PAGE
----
After dealing with the most immediate needs–rescuing and sheltering people and providing food and healthcare–transportation is one of the next major challenges for the city.

An estimated half a million cars, and perhaps as many as a million, were destroyed in the flooding.  [Photo: Karl Spencer/iStock]

“I think after the initial shock wears off, there are going to be a lot of people who have been relocated, who lost a vehicle and can’t afford a new one, who work by the hour or need to get around and aren’t going to be able to,” says Stern. “While many of us might be back in our homes or got a new car, there’s going to be a significant portion of the population for whom transportation is going to be a serious problem for a long time.”

An estimated half a million cars, and perhaps as many as a million, were destroyed in the flooding. Car owners have filed more than 160,000 insurance claims so far, which are still being processed. But around 15% of vehicle owners in Texas don’t have insurance (even though it is required by law), and many others lack coverage that includes flood damage. For low-wage workers who were forced to miss work because of the hurricane, and who may also now be homeless, buying a new car may not be an option. In the short term, even for those who have the money to rent a car, rental agencies are struggling to keep up with demand.

During the storm, though several of the bike share stations were out of service, 1,000 bikes were checked out. Others used bikes to deliver food to shelters or to volunteer in places that were inaccessible by car. As Stern watched this happening, he realized that bikes could also help in the aftermath, and began to reach out for support.

“Once you start using it to go to the store or go to work, you realize it’s healthy, it’s easy, it’s good, it’s relaxing.” [Photo: Citysqwirl/iStock]

Trek and Giant agreed to donate 400 bikes. BikeHouston, a local bike advocacy organization, joined the effort to solicit donations for bikes and bike repair. Rice Bikes, an organization that fixes abandoned bikes for students to use at Rice University, also had a bike drive and donated staff time to repair bikes for the effort. Freewheels, an organization that provides bikes to newly arrived refugees in Houston, did the same.

The project aims to help solve an immediate need. But as it exposes more people to biking–in a city with relatively limited public transportation and other options–it may also have some impact on local car culture and attitudes toward bikes. “When I go to city meetings or talk with the community, there’s a lot of skepticism around using a bike for utilitarian purposes, not just for fun,” Stern says. “But once you start using it to go to the store or go to work, you realize it’s healthy, it’s easy, it’s good, it’s relaxing.”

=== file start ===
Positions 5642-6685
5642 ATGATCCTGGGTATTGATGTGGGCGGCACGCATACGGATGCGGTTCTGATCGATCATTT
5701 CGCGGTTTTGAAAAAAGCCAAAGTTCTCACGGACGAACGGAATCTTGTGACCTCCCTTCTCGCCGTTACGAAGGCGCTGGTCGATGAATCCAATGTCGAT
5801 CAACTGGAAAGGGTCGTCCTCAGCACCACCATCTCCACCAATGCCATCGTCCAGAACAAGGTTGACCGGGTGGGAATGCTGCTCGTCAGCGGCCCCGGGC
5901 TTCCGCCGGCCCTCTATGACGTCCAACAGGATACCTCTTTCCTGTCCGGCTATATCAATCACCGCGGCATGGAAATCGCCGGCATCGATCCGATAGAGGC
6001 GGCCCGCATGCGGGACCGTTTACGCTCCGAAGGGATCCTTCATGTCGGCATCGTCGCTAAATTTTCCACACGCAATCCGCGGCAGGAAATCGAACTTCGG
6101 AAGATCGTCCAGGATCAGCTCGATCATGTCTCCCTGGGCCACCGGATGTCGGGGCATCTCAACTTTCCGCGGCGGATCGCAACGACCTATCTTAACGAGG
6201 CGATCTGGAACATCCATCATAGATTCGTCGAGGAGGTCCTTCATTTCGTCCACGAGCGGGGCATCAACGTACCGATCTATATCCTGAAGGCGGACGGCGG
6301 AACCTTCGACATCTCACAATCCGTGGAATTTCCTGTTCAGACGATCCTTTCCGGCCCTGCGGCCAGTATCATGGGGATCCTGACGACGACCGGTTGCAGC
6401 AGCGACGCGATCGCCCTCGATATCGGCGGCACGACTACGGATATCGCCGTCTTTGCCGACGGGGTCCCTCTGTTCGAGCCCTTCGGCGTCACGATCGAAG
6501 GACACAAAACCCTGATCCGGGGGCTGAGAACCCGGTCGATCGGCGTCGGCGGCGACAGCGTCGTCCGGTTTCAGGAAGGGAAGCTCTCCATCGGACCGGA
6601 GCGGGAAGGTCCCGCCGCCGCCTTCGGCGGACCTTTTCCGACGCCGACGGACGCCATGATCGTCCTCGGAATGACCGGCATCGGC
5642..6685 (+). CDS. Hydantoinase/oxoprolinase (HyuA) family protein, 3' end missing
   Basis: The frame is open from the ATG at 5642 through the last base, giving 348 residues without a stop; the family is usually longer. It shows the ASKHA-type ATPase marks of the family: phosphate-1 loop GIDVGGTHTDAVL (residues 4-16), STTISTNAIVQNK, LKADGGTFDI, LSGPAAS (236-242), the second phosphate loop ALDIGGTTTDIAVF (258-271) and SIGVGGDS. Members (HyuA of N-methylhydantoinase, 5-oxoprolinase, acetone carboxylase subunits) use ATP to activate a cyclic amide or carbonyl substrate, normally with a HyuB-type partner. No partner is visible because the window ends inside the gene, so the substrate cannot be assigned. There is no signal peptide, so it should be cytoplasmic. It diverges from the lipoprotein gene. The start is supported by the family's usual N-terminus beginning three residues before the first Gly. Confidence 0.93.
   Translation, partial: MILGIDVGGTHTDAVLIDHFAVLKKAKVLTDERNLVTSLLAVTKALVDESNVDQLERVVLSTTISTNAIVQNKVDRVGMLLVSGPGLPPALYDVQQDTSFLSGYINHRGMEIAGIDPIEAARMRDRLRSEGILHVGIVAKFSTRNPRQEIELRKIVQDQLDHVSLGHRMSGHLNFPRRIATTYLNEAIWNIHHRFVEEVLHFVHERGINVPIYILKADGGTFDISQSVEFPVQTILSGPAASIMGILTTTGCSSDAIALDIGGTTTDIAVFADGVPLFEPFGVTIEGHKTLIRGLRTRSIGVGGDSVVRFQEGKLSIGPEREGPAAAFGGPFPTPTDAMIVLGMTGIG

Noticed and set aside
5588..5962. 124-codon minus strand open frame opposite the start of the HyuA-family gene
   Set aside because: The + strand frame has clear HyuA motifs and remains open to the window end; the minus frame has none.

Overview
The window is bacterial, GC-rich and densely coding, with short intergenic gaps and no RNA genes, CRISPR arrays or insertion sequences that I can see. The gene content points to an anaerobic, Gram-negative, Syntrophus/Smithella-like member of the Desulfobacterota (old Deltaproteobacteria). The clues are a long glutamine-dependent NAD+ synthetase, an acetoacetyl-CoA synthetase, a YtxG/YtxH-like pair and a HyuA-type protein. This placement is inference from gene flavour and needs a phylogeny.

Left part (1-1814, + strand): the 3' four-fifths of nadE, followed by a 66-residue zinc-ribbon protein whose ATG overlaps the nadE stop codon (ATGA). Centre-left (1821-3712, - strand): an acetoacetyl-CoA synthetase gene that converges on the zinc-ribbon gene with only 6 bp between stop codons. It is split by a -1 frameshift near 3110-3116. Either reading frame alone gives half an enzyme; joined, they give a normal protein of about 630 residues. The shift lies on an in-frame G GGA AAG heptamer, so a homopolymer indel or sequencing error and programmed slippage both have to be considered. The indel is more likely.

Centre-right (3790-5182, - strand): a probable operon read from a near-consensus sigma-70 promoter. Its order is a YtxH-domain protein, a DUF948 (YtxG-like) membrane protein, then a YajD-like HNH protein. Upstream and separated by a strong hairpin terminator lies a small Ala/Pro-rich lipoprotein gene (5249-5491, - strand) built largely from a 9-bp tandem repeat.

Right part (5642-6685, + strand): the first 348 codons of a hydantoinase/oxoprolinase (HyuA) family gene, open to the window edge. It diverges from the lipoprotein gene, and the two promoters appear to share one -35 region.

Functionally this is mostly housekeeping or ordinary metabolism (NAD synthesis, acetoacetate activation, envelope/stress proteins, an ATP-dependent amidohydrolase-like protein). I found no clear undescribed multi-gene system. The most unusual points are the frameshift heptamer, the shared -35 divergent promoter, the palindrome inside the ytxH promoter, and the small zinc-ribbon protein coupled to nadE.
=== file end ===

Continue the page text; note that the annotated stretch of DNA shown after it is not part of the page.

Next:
He doesn’t expect that people will necessarily choose not to buy a car when they have the means to do so again. But they may drive less. “I drive a big black SUV,” he says. “I love driving my car, I’m never going to get rid of it. But I ride my bike to work three to four days a week, and that’s great. I think viewing the mobility in a city less as a binary decision and more as giving people a healthy ecosystem of options–whether they want to ride their bike to work, ride their bike to the transit stop, drive their car and then ride their bike to lunch–whatever it is, giving people options.”

Snapchat now lets you animate your Bitmoji in your snaps

Snapchat’s Lenses feature is one of those rare things that brings about pure joy. Over the years, Snap has made Lenses–which let users place animated elements atop camera phone images–more robust. Today it’s announcing a new feature, which will let users integrate animated Bitmoji into their snaps.

For the old (er, or uninitiated), Bitmoji are the insanely popular cartoon-like avatars the young’ins have been using for a few years. Ever since Snap acquired Bitmoji in 2016, users have been able to use the avatars in various ways throughout the app. Today Snap introduces both animation and augmented reality with “3D Bitmoji World Lenses.” What does that mean? Well it simply means that users can place animated Bitmoji scenes of themselves onto the image they are snapping. They can move the avatar around the screen to look like it’s in different places in the real world.